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  • Chloe Zuntz

Halloween Horrors; Healthy Fear is Fine, But Where Is The Line?


This past weekend I personally found myself defending my opinion that horror movies were unpleasant and life was in fact scary enough, so thanks, but no I don’t want to go to the haunted house. But for many people, Halloween is a time to delve into the spooky, the scary, and the downright disturbing. So why do so many people enjoy being scared? This week we take a look at why people scare themselves on purpose, and when is too much


First, what happens in our bodies when we are scared? In short, a lot.


Fear is a protective mechanism we developed long ago. As a result, many of our fear are no longer relevant, but our bodies and minds haven't gotten the memo yet. For some context, as humans when we get scared our minds and bodies kick into fight or flight mode. The amygdala is ‘in charge’ of this state and when triggered with frightening stimuli, it causes the release of the hormones adrenaline and cortisol. The release of adrenaline in turn triggers a rush of dopamine and endorphins, which feel good to us. Some other effects of the release of these hormones include an increase in heart rate and blood pressure, dilated pupils, and other heightened senses. Blood is also diverted away from our digestive system and other systems that are not immediately needed to fight or run away. All these physiological responses are triggered with one goal in mind - to get away from the scary thing. This allows us to run faster, sense more, and ultimately escape. However, as modern day humans we don’t usually have to run away from bears anymore. So while our body responds this way, which did once serve a legitimate purpose, being in this state often or long term stress can have lasting negative health effects.


It's not all bad though. Besides the dopamine and endorphin rush, there are several reasons people might like getting scared on purpose. The major consideration is the knowledge that at the end of the day, you really are safe. When people get tickets to a scary movie, they know it's just a movie. Or when they enter a haunted house, they know it's just actors in there and not real threats. The knowledge of safety means that rather than being a breeding ground for depression and anxiety, the fear people experience releases adrenaline, dopamine, and endorphins. Because people know they are safe, these chemicals induce euphoria rather than anxiety. That is why you see people laughing on the way out of a haunted house or on the way out of the theater after seeing the latest horror movie.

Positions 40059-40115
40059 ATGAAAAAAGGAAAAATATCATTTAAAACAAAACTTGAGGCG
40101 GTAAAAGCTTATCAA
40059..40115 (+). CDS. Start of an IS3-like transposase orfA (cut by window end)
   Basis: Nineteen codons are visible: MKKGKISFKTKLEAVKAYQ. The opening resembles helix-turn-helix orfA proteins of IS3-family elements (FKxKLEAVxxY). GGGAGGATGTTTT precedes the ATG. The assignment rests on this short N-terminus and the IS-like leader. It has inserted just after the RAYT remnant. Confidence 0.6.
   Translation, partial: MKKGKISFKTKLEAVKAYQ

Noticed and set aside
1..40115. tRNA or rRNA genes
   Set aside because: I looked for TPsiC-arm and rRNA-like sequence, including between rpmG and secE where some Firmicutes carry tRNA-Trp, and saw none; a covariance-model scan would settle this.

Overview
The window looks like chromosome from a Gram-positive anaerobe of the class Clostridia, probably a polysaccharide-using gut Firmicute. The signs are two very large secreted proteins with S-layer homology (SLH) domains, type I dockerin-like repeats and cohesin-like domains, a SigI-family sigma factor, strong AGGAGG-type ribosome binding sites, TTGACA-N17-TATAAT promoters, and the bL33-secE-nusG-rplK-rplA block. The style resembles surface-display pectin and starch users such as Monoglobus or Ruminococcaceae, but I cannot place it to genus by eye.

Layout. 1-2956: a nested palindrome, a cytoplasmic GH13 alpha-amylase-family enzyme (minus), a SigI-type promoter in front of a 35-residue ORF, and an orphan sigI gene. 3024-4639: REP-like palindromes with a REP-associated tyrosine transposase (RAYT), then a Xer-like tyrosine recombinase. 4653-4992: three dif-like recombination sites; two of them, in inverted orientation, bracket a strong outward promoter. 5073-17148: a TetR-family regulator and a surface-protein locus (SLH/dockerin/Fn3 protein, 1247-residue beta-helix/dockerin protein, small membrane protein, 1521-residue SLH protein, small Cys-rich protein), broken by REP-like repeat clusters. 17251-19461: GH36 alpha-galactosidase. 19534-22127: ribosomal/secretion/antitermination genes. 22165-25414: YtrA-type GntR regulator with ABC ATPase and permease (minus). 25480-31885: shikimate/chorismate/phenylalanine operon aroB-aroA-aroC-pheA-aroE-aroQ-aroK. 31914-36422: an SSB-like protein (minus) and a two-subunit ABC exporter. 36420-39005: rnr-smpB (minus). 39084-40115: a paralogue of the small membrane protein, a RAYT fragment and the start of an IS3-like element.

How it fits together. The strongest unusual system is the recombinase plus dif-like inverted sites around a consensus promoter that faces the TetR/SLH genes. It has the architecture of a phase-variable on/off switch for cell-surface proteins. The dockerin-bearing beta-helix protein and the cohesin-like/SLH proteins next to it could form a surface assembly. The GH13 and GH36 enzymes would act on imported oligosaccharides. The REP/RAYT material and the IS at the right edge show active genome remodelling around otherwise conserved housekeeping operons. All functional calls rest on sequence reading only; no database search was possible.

Getting scared in this type of setting also allows for socially acceptable expressions of intense emotions. Oftentimes we are not supposed to be loud, scream, or run away when we are scared. Imagine getting told to stop by your boss's office before the end of the day and reacting by screaming. It probably wouldn't be received well… But in the cases of horror films, haunted houses, roller coasters, ect it is a perfectly acceptable reaction. Having an emotional reaction can release some pent up energy, and make us feel better in the long run.


Overcoming a scary situation also gives us a sense of accomplishment. Making it through the scary situation means we faced something scary or uncomfortable, and came out the other end ok. This kind of exposure too and overcoming of fear can help us ‘prove ourselves’, which is ultimately rewarding. Even if we know we are in no real danger, it is still satisfying to know we made it through a scary situation. While the sense of accomplishment is greater when your ‘alone’, experiencing scary things together also can intensify the emotions that come up, and can cause bonding with the people you are with.


We can also learn from some of the spooky stories out there. The themes in scary movies often reflect real world issues and fears, and can help us come to terms with the environment we live in. A prime example of this is the fact that with the onset of the COVID pandemic, horror movies like “Outbreak” shot up in popularity. Exposing yourself to scary stories which end well can help you feel more prepared for real life challenges, especially if the themes are consistent with real life issues.


Scary movies and situations also help us explore our darker side, without actually causing any harm. Even if you find yourself thinking about how something the criminal in the podcast you are listening to made a rookie mistake and how you would have done things differently, you get to think about it in a completely harmless way. This is a very natural response. Exposing yourself to scary stories can also make you think about how the people in them are so different than you, and can highlight your own moral code.